1st Question: Is there an example where $M$ is smooth but not connected?

2nd Question: I am trying to show the following scenario cannot happen: $M$ is smooth of dimension $d\geq 1$(Edit: first version did not contain $\geq 1$, see Jason Starr's comments below for an interesting example for $d=0$) but disconnected and one of the connected components consists merely of stable vector bundles. I feel we might be able to use the fact that the component only contains vector bundles to contradicts the projectivity but not sure how.

Thanks in advance!

$H$-space structure on coloured algebras

Wed, 02/20/2019 - 12:35

If $\mathcal{O}$ is a (classical) topological operad with unit $1\in \mathcal{O}(1)$, $\mathcal{O}(0)=\{0\}$ and multiplications $(m;a_1,\dotsc,a_r)\mapsto m(a_1,\dotsc,a_r)$. Let $X$ be an algebra over $\mathcal{O}$. Then each choice of $m\in \mathcal{O}(2)$ gives us a binary product $$X\times X\to X, (x,x')\mapsto x\cdot x' := m\cdot (x,x').$$ It is well-known that the topological structure of $\mathcal{O}$ characterises the product:

  • If $1,m(0,1),m(1,0)\in \mathcal{O}(1)$ lie in the same component, then $e:=0\cdot ()\in X$ is an $H$-unit.
  • If $m(m,1),m(1,m)\in \mathcal{O}(3)$ lie in the same component, then the product is $H$-associative.

I thought about an analogous construction for coloured operads $\mathcal{O}\binom{n}{k_1,\dotsc,k_r}$ and algebras $(X_n)$ over it. Each choice $m^n_{k_1,k_2}\in \mathcal{O}\binom{n}{k_1,k_2}$ gives a binary product $$X_{k_1}\times X_{k_2}\to X_n, (x,x')\mapsto x\cdot_n x' := m^n_{k_1,k_2}\cdot (x,x').$$ A system $(m^n_{k_1,k_2})$ may be called multiplication system. We see:

  • If all $\mathcal{O}\binom{n}{n}$ are connected, then $e_k:=0_k\cdot ()\in X_k$ is an $H$-unit in the sense that $$(-\cdot_n e_k)|_{n}\simeq (e_k\cdot_n -)|_{n}\simeq \mathrm{id}_n$$
  • If all $\mathcal{O}\binom{n}{k_1,k_2,k_3}$ are connected, then the restricted product is $H$-associative.

My hope was that if we fix such a multiplication system, we get an interesting $H$-something. As a coloured operad is the natural “horizontal categorification” of an operad, my first idea was that we obtain an $H$-category with colours as objects, and the above graded product as compositions and the $e_k$ as identities, but apparently, this is not the kind of structure we have.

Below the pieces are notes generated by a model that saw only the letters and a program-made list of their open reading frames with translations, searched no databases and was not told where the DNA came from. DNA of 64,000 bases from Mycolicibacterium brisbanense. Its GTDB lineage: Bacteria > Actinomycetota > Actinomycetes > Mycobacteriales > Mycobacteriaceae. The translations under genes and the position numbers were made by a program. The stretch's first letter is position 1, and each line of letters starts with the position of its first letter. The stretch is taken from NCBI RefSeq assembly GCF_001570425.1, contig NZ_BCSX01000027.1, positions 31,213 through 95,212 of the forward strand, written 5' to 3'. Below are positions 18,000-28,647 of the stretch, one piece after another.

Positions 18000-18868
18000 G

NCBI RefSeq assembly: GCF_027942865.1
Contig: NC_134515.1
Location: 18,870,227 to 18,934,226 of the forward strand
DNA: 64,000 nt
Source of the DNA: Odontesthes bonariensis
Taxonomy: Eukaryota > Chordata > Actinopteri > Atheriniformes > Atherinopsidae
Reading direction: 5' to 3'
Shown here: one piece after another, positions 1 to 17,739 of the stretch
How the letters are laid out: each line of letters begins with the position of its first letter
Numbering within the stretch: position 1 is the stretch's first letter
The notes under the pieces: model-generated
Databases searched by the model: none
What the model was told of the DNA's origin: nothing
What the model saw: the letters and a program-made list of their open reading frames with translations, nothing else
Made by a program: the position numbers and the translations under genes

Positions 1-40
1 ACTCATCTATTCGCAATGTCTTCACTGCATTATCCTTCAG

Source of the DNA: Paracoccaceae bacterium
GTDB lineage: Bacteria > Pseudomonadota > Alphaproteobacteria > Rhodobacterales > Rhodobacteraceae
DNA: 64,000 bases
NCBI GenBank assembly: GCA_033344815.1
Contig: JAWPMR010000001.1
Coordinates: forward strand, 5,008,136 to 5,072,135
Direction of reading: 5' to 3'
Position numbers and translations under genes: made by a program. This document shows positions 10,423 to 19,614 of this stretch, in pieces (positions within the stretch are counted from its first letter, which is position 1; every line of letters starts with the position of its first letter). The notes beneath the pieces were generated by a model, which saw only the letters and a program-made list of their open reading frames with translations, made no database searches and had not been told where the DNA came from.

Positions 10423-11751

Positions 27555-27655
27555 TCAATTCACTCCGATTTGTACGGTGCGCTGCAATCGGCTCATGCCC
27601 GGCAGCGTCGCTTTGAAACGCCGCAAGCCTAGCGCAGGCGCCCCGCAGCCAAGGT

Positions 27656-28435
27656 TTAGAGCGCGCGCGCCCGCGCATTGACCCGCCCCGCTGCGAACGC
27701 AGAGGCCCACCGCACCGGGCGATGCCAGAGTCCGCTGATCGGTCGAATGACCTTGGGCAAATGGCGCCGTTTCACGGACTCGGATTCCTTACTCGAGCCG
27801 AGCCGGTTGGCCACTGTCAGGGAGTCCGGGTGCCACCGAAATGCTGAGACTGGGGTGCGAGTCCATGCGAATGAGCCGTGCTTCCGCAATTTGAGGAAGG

(If you prefer algebraic categories, apply singular homology $H_*(-;R)$ to the above system and look at the Pontryagin structure. I first thought that the result is an $R$-algebroid, but again, the structure looks different.)

Does someone see what this is? A “monoid” where we can choose which product we want to use dependind on where we want to land?

Is there any physical or computational justification for non-constructive axioms such as AC or excluded middle?

Tue, 02/19/2019 - 19:38

I became interested in mathematics after studying physics because I wanted to better understand the mathematical foundations of various physical theories I had studied such as quantum mechanics, relativity, etc.

But after years of post-graduate study in mathematics, I've become a bit disillusioned with the way mathematics is done, and I often feel that much of it has become merely a logical game with objects that have no meaning outside of the confines of the game; e.g., existence of enough injectives/projectives, existence of bases for any vector space, etc.

I am not really an applied person---I love abstract theories such as category theory---but I would like to feel that the abstractions have some meaning outside of the logical game. To me it seems that using non-constructive proof techniques divorces the theory from reality.

Essentially, my question boils down to the following:

  1. If I adopt a constructive foundation (like say an intuitionistic type theory), is there any (apparently) insurmountable difficulty in modelling the physical universe and the abstract processes that emerge from it (quantum mechanics, relativity, chess, economies, etc.).

  2. Is there any physical/computational justification for assuming excluded middle or some sort of choice axiom?